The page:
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MR. LINCOLN began life as a
day laborer, under the hardest conditions, toiling for scanty and often uncertain wages. The bond of fellowship between him and all other workingmen, the world over, was never broken. They were peculiarly his people, and it was for them and with them that he believed himself to be still working. That they understood him and continually regarded him as one of themselves, was a most important element in his political influence, in his power to control and direct national affairs. There was, however, so little of the demagogue' in his nature that he simply took their
appreciation for granted and his utterances concerning labor and laboring men were brief and few in number.”
SPEECH AT CINCINNATI, O., SEPT., 1859.
" That there is a certain relation between capital and labor, I admit. That it does exist, and rightfully exists, I think is true. That men who are industrious, and sober, and honest, in the pursuit of their own interests, should after awhile accumulate capital, and after that should be allowed to enjoy it in peace, and also, if they should choose, when they have accumulated it, to use it to save themselves from actual labor and hire other people to labor for them, is right. In doing so they do not wrong the men they employ, for they find men who have not of their own land to work on or shops to work in, and who are benefited by working for others, as hired laborers, receiving their capital for it. Thus, a few men that own capital hire a few others, and these establish the relations of capital and labor rightfully. A relation of which I make no complaint. But I insist that the relation after all does not embrace more than one eighth of the labor of the country.”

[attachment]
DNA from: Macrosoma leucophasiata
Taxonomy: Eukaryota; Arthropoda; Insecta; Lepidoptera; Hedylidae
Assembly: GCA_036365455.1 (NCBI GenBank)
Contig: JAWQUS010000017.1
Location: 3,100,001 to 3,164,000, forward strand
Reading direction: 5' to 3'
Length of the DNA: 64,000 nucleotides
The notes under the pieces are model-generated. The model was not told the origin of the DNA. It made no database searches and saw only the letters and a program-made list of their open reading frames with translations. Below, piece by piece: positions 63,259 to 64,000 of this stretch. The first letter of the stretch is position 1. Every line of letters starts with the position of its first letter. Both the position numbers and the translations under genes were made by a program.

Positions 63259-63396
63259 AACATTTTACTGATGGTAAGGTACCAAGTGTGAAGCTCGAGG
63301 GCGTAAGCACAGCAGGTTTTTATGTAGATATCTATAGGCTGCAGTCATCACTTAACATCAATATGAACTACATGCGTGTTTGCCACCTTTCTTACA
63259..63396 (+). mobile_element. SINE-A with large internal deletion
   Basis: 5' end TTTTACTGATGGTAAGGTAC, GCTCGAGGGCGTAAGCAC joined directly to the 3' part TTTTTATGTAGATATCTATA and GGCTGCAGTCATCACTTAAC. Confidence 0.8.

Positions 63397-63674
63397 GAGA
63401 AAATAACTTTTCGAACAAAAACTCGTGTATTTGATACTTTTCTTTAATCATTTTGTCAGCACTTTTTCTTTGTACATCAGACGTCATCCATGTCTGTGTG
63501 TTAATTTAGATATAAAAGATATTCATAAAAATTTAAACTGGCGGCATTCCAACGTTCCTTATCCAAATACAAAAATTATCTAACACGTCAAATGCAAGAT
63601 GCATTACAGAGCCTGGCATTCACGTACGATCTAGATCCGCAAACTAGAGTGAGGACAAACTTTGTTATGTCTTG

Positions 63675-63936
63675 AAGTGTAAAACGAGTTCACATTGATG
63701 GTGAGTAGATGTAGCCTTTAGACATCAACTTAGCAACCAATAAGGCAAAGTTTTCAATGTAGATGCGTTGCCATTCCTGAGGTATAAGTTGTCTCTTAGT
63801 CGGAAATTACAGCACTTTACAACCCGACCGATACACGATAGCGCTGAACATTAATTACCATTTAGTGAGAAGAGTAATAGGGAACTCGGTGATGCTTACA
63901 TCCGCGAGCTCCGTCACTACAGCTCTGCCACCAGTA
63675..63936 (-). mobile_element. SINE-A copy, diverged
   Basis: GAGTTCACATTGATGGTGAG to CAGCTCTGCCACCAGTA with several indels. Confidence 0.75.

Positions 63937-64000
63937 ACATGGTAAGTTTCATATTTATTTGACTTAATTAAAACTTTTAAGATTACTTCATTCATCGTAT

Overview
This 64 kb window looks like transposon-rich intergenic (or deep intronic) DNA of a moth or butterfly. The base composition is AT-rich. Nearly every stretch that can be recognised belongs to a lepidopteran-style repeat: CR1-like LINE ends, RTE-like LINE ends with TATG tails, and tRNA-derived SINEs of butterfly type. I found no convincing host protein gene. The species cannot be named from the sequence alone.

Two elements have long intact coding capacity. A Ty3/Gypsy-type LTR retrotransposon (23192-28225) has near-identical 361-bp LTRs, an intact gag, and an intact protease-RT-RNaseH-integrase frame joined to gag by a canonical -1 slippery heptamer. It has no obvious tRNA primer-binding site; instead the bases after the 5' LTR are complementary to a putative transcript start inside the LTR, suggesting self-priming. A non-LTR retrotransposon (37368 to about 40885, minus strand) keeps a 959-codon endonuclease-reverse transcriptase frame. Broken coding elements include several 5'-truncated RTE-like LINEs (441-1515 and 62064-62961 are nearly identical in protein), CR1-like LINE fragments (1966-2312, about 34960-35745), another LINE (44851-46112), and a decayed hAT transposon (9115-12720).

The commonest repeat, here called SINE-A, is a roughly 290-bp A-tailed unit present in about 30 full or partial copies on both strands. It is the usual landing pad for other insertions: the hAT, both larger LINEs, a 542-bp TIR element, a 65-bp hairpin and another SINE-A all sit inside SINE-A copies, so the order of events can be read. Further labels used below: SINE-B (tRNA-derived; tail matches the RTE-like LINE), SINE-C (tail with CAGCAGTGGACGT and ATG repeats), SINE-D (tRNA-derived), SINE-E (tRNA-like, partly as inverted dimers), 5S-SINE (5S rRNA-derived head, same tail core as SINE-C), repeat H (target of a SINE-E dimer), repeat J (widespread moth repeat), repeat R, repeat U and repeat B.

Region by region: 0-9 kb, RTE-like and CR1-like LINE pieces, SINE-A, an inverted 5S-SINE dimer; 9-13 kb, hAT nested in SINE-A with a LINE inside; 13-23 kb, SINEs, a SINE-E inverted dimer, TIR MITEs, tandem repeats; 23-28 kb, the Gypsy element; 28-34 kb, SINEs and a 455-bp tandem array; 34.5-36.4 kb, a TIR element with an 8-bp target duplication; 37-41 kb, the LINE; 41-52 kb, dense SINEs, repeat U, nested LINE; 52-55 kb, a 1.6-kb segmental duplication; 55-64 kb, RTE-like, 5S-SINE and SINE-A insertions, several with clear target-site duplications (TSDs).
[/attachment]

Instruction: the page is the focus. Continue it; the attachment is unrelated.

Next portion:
ANNUAL MESSAGE TO CONGRESS,
“ Labor is prior to and independent of capital. Capital is only the fruit of labor, and could never have existed if labor had not first existed. Labor is the superior of capital and deserves much the higher consideration."
ANNUAL MESSAGE, DEC., 1861. “No men living are more worthy to be trusted than those who toil up from poverty,-none less inclined to take or touch aught which they have not honestly earned. Let them beware of surrendering a political power which they already possess, and which, if surrendered, will surely be used to close the door of advancement against such as they, and to fix new disabilities and burdens upon them, till all of liberty he lost."
REPLY TO A COMMITTEE OF THE WORKINGMEN'S ASSOCIATION OF
NEW YORK, MAR. 21, 1864. “The strongest bond of human sympathy, outside of the family relation, should be one uniting all working people, of all nations, and tongues, and kindreds. Nor should this lead to a war upon property, or
the owners of property. Property is the fruit of labor ; property is desirable ; is a positive good to the world. That some should be rich shows that others may become rich, and, hence, is just encouragement to energy and enterprise. Let not him who is houseless pull down the house of another, but let him labor diligently and build one for himself, thus by example assuring that his own shall be safe from violence when built."
LAST PUBLIC UTTERANCE
LINCOLN, APRIL 4, 1865. “ Mr. Colfax :-I want you to take a message from me to the miners whom you visit. I have very large ideas of the mineral wealth of our nation. I believe it is practically inexhaustible. It abounds all over the western country, from the Rocky Mountains to